Modern medical advances have made it possible for most women who are diagnosed with early stage breast cancer to have a low risk for cancer recurrence. But despite an optimistic future, many of these women report that they worry that their cancer will come back.
While some worry about cancer recurrence is perfectly understandable, for some women these worries can be so strong that they have an impact on what treatments women choose, how often they seek care, and their quality of life as cancer survivors.
A University of Michigan study found women with the least anxiety about recurrence are those who have a greater ease in understanding the clinical information presented to them, those who experienced fewer symptoms and who received more coordinated care. However, for Latina women who primarily speak Spanish, a reason to worry less is being lost in translation.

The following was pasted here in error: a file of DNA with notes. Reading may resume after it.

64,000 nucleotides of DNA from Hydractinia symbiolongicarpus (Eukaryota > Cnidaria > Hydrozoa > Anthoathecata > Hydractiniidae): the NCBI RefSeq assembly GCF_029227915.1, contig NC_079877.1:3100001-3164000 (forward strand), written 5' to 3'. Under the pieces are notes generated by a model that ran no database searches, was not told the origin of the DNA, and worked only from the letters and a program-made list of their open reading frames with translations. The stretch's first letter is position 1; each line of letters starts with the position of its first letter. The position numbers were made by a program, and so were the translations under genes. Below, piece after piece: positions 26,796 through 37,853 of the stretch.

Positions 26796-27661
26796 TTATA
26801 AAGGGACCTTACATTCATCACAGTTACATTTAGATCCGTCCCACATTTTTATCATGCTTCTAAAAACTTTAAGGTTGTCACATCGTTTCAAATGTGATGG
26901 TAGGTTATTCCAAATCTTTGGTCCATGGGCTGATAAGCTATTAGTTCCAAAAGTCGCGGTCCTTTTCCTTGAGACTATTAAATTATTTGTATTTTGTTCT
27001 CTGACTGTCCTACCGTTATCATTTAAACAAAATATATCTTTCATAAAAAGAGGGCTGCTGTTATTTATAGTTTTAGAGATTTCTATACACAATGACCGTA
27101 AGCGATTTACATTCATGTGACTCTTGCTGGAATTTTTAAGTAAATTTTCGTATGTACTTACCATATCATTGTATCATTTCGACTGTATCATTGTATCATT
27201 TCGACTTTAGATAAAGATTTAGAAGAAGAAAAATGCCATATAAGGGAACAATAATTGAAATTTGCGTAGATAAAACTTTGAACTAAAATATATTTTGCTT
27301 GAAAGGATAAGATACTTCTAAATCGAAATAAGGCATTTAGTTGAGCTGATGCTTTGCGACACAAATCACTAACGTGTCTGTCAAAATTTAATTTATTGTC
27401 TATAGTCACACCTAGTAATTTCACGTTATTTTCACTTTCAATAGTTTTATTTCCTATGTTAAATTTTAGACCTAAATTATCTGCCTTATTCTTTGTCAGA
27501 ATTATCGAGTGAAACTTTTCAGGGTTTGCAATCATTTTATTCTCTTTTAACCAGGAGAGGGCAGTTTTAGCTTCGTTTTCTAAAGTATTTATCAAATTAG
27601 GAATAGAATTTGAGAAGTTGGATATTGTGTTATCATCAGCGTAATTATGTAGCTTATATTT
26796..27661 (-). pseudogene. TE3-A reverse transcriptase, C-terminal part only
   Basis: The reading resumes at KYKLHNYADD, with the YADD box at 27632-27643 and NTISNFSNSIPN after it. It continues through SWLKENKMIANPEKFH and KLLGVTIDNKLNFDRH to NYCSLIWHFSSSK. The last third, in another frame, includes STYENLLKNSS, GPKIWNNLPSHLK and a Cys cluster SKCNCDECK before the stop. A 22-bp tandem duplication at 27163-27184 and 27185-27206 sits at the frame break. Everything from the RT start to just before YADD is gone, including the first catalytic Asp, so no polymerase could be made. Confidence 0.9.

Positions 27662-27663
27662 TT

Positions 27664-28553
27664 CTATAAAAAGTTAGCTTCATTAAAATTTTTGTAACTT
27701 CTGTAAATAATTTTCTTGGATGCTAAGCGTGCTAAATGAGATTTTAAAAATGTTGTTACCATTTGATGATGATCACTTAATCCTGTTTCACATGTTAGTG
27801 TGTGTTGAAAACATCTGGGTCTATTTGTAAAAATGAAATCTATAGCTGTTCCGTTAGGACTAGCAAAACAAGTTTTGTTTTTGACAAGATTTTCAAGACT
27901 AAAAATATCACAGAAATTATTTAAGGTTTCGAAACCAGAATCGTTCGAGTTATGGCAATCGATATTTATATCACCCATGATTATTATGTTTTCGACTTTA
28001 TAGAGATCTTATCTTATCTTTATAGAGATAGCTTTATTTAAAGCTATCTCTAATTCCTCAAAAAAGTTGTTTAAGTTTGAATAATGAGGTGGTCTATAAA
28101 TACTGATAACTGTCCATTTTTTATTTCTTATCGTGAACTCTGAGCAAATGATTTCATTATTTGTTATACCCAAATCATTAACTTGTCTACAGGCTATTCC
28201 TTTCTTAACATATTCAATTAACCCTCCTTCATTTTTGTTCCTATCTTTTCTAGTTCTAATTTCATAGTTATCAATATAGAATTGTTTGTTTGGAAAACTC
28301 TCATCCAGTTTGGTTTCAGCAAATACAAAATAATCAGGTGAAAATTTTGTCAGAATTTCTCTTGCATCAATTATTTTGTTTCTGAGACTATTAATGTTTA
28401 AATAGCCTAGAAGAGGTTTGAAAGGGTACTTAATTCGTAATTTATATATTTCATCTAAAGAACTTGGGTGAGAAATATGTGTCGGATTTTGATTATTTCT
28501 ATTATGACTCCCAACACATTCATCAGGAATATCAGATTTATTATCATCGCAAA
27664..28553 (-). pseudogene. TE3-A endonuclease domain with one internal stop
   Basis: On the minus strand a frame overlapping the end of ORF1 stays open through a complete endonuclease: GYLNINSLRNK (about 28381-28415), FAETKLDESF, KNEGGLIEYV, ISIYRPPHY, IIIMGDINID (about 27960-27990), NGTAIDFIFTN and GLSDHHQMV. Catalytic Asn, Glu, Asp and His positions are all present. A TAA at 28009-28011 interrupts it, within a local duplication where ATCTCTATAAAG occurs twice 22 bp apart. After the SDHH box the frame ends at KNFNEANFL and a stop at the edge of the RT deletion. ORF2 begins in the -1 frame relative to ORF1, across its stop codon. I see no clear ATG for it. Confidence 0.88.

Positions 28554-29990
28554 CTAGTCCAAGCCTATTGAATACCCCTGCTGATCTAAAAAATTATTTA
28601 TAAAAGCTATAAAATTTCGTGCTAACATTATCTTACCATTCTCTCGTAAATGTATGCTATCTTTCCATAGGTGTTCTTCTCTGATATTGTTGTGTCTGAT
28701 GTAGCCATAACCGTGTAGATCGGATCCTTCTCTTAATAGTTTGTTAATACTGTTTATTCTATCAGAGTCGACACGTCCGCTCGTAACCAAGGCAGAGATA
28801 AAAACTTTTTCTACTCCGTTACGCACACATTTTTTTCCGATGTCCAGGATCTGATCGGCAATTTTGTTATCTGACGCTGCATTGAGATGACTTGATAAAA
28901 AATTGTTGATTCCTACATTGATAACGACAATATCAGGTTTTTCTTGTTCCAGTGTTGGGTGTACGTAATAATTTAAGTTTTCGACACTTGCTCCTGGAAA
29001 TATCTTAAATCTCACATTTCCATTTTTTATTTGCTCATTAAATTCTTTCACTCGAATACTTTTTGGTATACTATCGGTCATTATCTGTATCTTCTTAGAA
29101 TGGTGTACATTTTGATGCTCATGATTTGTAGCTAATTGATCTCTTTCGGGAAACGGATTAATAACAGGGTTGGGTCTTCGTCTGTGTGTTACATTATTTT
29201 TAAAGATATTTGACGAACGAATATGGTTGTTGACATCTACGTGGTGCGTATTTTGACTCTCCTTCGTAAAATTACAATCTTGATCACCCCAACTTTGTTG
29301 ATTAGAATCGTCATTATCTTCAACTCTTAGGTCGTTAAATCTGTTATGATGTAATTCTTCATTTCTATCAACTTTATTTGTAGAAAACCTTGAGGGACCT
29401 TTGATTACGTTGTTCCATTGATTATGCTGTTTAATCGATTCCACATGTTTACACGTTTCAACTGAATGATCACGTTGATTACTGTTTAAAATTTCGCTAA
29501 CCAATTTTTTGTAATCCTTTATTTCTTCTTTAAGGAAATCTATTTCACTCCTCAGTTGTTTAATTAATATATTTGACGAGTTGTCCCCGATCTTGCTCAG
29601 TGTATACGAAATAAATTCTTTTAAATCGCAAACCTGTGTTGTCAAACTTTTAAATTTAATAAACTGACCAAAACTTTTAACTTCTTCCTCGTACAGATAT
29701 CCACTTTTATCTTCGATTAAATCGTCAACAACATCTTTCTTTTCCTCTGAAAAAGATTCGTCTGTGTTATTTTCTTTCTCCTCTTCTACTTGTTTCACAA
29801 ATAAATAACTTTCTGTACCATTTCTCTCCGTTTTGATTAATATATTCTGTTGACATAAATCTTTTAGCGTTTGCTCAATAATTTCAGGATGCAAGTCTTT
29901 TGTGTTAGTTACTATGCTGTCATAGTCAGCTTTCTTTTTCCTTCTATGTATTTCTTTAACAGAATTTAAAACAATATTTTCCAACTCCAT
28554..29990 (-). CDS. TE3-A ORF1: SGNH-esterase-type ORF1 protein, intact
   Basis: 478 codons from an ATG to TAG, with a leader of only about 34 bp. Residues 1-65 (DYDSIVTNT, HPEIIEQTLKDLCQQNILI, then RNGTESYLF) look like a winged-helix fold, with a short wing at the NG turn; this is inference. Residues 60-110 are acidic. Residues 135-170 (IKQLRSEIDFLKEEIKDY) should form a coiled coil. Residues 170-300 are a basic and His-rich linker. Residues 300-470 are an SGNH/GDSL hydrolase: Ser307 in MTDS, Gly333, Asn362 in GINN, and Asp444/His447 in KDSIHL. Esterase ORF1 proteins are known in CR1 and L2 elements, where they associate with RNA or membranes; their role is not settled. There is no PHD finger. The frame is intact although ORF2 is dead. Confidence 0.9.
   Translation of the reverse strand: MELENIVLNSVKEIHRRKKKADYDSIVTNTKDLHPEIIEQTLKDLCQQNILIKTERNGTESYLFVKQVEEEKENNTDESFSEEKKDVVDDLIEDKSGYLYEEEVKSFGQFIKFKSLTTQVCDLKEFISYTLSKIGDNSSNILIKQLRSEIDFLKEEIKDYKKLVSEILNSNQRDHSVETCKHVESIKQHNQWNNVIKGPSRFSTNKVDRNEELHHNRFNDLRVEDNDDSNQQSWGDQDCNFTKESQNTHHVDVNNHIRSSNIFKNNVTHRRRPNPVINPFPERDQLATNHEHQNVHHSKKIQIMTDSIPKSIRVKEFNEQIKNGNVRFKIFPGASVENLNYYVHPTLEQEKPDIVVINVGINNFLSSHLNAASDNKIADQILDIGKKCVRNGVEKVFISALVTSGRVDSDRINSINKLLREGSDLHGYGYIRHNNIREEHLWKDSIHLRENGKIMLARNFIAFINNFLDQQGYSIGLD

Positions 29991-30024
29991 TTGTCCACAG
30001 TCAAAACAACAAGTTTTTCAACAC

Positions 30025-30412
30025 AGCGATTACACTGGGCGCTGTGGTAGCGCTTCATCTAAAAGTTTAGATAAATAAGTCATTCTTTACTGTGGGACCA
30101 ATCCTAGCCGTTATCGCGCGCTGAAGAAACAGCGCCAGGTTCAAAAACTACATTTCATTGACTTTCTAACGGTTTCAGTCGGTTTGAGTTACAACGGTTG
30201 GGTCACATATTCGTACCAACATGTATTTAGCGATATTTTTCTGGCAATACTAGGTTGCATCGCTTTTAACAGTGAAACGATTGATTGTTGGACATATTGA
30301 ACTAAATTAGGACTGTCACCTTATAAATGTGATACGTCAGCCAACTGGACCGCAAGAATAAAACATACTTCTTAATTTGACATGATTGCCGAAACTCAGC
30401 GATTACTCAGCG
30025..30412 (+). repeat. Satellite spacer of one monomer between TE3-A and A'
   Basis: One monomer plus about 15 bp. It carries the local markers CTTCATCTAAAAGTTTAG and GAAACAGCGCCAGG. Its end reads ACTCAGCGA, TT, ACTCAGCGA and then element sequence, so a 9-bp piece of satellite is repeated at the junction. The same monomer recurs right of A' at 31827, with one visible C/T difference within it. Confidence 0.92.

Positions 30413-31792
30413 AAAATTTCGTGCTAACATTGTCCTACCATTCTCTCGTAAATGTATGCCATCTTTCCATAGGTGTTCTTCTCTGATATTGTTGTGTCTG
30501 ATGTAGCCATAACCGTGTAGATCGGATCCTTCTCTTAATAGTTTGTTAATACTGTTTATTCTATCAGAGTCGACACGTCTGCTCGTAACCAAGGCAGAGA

Less acculturated Latina breast cancer patients were particularly vulnerable to high levels of worry, while African Americans patients reported significantly less worry than other races. Other factors associated with high levels of anxiety included undergoing radiation treatment, being employed, experiencing more pain and fatigue and being younger, according to the study, published early online in the medical journal Cancer.
Nancy Janz, PhD, University of Michigan School of Public Health in Ann Arbor, led the study that investigated whether worry about recurrence was related to race and ethnicity, acculturation—the process by which members of one cultural group adopt the beliefs and behaviors of another group—clinical and treatment factors, and how women viewed their experience in the health care system while being treated for breast cancer.
For this study, 2,290 women with non-metastatic breast cancer who were diagnosed from June 2005 to February 2007 and reported to Detroit or Los Angeles cancer registries were studied. A patient's level of worry was determined by assessing her concern about cancer returning to the same breast, the other breast, and spreading to other parts of the body.